Journal Article

Molecular line profiles as diagnostics of protostellar collapse: modelling the ‘blue asymmetry’ in inside-out infall

Y. G. Tsamis, J. M. C. Rawlings, J. A. Yates and S. Viti

in Monthly Notices of the Royal Astronomical Society

Published on behalf of The Royal Astronomical Society

Volume 388, issue 2, pages 898-912
Published in print August 2008 | ISSN: 0035-8711
Published online July 2008 | e-ISSN: 1365-2966 | DOI:
Molecular line profiles as diagnostics of protostellar collapse: modelling the ‘blue asymmetry’ in inside-out infall

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The evolution of star-forming core analogues undergoing inside-out collapse is studied with a multipoint chemodynamical model which self-consistently computes the abundance distribution of chemical species in the core. For several collapse periods the output chemistry of infalling tracer species such as HCO+, CS and N2H+ is then coupled to an accelerated Λ-iteration radiative transfer code, which predicts the emerging molecular line profiles using two different input gas/dust temperature distributions. We investigate the sensitivity of the predicted spectral line profiles and line asymmetry ratios to the core temperature distribution, the time-dependent model chemistry, as well as to ad hoc abundance distributions. The line asymmetry is found to be strongly dependent on the adopted chemical abundance distribution. In general, models with a warm central region show higher values of blue asymmetry in optically thick HCO+ and CS lines than models with a starless core temperature profile. We find that in the formal context of Shu-type inside-out infall, and in the absence of rotation or outflows, the relative blue asymmetry of certain HCO+ and CS transitions is a function of time and, subject to the foregoing caveats, can act as a collapse chronometer. The sensitivity of simulated HCO+ line profiles to linear radial variations, subsonic or supersonic, of the internal turbulence field is investigated in the separate case of static cores.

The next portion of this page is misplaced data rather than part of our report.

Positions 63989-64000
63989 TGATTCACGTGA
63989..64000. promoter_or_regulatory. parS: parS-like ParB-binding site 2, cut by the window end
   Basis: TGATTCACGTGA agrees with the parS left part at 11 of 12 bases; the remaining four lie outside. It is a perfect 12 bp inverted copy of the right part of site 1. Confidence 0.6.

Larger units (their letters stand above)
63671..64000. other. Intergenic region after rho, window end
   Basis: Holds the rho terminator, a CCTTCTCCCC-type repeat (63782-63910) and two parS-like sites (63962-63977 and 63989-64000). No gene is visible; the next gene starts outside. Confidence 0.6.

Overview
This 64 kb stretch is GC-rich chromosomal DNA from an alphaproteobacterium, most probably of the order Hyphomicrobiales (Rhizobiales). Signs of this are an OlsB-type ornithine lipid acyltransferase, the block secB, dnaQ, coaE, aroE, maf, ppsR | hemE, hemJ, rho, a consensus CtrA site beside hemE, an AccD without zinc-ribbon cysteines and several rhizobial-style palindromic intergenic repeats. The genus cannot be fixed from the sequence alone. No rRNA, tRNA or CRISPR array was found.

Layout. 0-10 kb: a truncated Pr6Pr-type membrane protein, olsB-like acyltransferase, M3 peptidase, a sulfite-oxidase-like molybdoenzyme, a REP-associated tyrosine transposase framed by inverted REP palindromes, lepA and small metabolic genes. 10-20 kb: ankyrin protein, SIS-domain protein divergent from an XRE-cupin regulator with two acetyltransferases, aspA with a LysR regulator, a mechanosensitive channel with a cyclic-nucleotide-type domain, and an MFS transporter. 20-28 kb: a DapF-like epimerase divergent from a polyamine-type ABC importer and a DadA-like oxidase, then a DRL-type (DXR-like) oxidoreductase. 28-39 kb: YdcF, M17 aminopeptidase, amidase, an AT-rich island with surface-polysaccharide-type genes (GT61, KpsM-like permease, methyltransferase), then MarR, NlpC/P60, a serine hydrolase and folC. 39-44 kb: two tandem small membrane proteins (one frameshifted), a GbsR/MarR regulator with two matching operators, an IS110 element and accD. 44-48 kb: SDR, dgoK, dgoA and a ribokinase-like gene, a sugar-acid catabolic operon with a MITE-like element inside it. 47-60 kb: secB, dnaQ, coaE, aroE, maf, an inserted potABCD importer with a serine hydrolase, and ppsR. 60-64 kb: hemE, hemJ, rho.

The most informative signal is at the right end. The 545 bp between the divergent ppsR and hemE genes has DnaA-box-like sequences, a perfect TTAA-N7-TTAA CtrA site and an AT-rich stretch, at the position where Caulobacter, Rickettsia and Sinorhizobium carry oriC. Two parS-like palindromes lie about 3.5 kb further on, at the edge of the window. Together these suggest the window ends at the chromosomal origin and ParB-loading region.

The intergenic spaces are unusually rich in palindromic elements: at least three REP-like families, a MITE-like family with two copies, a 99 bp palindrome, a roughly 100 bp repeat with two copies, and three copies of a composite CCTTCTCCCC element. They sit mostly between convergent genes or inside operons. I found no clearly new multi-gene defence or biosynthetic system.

Keywords: line: profiles; radiative transfer; stars: formation; ISM: clouds; ISM: kinematics and dynamics; ISM: molecules

Journal Article.  10160 words.  Illustrated.

Subjects: Astronomy and Astrophysics

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